Taiwan Power Co (Taipower, 台電) yesterday confirmed that two mechanical problems at the Ma-anshan Nuclear Power Plant in Pingtung County were uncovered during the annual overhaul of the plant’s No. 2 reactor last month.
A control rod driver had become crooked, and a screw bolt on the steam generator had fractured, the company said, adding that they were the first such incidents in Taiwan.
News of the problems came weeks after Taipower reported workers had had problems recovering an addition to an anchor bolt from the reactor lid during the 35-day-long maintenance project, officials said.
Taipower spokesperson Lin Te-fu (林德福) said the control rod’s drive mechanism consists of 52 drivers and controls the fission rate of the nuclear fuel rods. Only one driver had become deformed, and it was replaced, Lin said.
However, such deformation could lead to the misplacement of a control rod when it is inserted into the central core of the reactor, Lin said.
A screw bolt on the steam generator was fractured as it was being removed, and the bolt has also been replaced, he said.
Employees of Westinghouse Electric, which built the reactor, were able to recover the stuck screw bolt used to secure the reactor’s cover lid, he said.
The stuck bolt was the focus of a heated question-and-answer session at the legislature earlier this month, with lawmakers criticizing Taipower for failing to immediately report the incident to the Atomic Energy Council and the Pingtung County Government.
The bolt was recovered through an intrusive method whereby it was cut and hollowed, and holes drilled into the reactor wall to crank out the bolt, but the holes would be repaired and a new bolt sleeve would be installed, Lin said.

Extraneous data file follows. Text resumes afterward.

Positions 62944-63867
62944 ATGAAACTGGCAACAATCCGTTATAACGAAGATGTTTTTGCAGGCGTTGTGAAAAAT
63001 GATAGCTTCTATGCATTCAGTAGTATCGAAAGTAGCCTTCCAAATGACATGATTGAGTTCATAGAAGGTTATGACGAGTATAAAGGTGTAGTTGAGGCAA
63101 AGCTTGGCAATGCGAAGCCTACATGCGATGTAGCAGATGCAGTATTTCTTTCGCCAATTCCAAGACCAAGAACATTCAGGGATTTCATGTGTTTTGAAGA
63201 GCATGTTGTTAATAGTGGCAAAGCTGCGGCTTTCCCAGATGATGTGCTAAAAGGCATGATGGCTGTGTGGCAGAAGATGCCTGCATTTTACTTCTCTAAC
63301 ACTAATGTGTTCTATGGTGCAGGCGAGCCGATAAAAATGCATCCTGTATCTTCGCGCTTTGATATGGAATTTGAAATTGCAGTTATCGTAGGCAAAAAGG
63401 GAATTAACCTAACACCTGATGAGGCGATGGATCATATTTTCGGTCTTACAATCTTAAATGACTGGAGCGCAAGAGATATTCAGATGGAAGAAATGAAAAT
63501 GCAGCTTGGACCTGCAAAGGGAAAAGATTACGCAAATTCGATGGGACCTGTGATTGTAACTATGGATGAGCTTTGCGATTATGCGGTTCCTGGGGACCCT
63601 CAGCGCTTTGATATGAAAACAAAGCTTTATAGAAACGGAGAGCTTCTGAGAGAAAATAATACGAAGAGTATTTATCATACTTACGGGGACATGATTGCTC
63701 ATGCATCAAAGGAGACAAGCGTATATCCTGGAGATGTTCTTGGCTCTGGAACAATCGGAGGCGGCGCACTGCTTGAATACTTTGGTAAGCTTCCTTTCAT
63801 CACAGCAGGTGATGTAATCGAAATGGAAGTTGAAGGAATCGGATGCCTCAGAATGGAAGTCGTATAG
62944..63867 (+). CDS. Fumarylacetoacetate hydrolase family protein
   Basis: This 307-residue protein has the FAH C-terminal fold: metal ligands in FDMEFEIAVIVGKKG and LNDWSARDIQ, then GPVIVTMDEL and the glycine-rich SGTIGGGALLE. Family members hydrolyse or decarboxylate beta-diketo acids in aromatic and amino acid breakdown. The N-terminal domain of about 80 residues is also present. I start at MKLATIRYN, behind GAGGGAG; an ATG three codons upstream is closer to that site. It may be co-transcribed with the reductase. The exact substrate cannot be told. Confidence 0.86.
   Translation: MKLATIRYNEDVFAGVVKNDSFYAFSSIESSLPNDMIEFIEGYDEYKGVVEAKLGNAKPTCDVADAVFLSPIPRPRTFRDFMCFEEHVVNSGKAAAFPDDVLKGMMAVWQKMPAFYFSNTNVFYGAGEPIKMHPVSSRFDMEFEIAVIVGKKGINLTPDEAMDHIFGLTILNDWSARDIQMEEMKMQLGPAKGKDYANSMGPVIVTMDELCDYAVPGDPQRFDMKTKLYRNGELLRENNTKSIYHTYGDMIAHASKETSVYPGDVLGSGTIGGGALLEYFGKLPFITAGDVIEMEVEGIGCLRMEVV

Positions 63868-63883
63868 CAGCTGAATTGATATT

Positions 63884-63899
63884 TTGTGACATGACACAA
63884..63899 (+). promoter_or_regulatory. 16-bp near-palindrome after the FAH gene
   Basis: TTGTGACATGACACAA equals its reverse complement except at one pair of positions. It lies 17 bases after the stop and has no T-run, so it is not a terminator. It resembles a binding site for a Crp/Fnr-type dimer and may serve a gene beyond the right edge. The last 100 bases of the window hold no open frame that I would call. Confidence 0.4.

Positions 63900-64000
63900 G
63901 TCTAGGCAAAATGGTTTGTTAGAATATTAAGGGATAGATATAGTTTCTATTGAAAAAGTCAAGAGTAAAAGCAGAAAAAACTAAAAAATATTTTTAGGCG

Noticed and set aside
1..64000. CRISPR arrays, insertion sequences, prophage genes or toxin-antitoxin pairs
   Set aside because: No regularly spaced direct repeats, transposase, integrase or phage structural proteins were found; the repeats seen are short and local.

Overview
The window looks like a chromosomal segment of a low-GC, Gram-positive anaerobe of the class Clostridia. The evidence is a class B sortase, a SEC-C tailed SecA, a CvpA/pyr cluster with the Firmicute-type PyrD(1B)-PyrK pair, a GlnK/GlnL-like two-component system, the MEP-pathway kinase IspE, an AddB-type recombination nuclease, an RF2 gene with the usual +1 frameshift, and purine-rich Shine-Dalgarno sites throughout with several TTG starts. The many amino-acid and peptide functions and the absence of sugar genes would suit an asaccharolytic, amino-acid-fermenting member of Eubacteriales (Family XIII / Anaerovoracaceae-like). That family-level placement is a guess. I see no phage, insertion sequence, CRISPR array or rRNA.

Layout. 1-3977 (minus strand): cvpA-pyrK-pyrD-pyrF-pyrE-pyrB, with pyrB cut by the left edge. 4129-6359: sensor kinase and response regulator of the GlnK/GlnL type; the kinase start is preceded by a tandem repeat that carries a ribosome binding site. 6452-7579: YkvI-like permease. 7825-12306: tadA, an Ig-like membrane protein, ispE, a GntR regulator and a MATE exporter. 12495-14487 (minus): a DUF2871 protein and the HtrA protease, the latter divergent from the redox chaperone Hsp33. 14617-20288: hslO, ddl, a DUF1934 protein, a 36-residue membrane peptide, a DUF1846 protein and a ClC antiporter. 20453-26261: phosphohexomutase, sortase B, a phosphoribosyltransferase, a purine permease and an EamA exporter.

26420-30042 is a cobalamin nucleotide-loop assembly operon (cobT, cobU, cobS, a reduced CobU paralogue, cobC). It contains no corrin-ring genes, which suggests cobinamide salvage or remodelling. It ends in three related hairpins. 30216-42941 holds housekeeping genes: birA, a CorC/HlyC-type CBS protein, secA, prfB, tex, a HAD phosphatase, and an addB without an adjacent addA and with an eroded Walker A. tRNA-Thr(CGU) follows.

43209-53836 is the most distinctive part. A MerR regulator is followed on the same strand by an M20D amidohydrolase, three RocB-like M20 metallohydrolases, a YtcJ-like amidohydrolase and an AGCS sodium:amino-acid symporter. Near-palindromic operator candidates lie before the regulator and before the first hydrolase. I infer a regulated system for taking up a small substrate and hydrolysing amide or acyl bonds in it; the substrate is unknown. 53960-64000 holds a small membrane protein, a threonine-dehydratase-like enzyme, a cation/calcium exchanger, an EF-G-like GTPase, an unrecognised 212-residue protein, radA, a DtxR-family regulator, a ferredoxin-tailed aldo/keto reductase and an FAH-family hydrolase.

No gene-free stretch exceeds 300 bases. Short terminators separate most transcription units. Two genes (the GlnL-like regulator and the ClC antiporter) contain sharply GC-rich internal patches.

Green Citizens’ Action Alliance deputy secretary-general Hung Shen-han (洪申翰) said the government is running out of time to come up with alternatives to its reliance on nuclear power.
“The nation’s three operating nuclear plants are at the end of their service life, and it is when safety risk is highest. The government must review alternative energy options so that it can decommission the plants before their 40-year lifespan ends, or at least not extend their lifespans.”
The deactivation of reactor No. 2 at Ma-anshan for maintenance marked a period where half of the nation’s six operating reactors were off-line.
The two reactors of the Jinshan Nuclear Power Plant in New Taipei City’s Shimen District (石門) have been deactivated for annual maintenance since December last year. However, one is scheduled to be reactivated on Jan. 3.
Taiwan joins global anti-nuclear trend
January 18, 2017
“…..In Taiwan, the six reactors in the three active nuclear power plants will reach their 40-year operation limit by May 2025. The No 1 reactor in the Jinshan plant will reach this deadline in December 2018. The amendment ruled out any extension to operations at all nuclear reactors, and they must be closed by 2025.
Changes to the law will also see the state-run Taiwan Power Company (Taipower) privatized within six to nine years, with its operations split between electricity generation and distribution.
Taipower currently controls power generation, transmission and distribution (grid), and power sales, but the changes will now allow new players to enter the market eliminating the monopoly that has existed for six decades. Renewable energy such as solar and wind power will be given priority to go on the grid.
The move is the government’s attempt to promote renewable energy, aiming to increase the current share of 2% to 20% of the island’s total energy generation by 2025…..”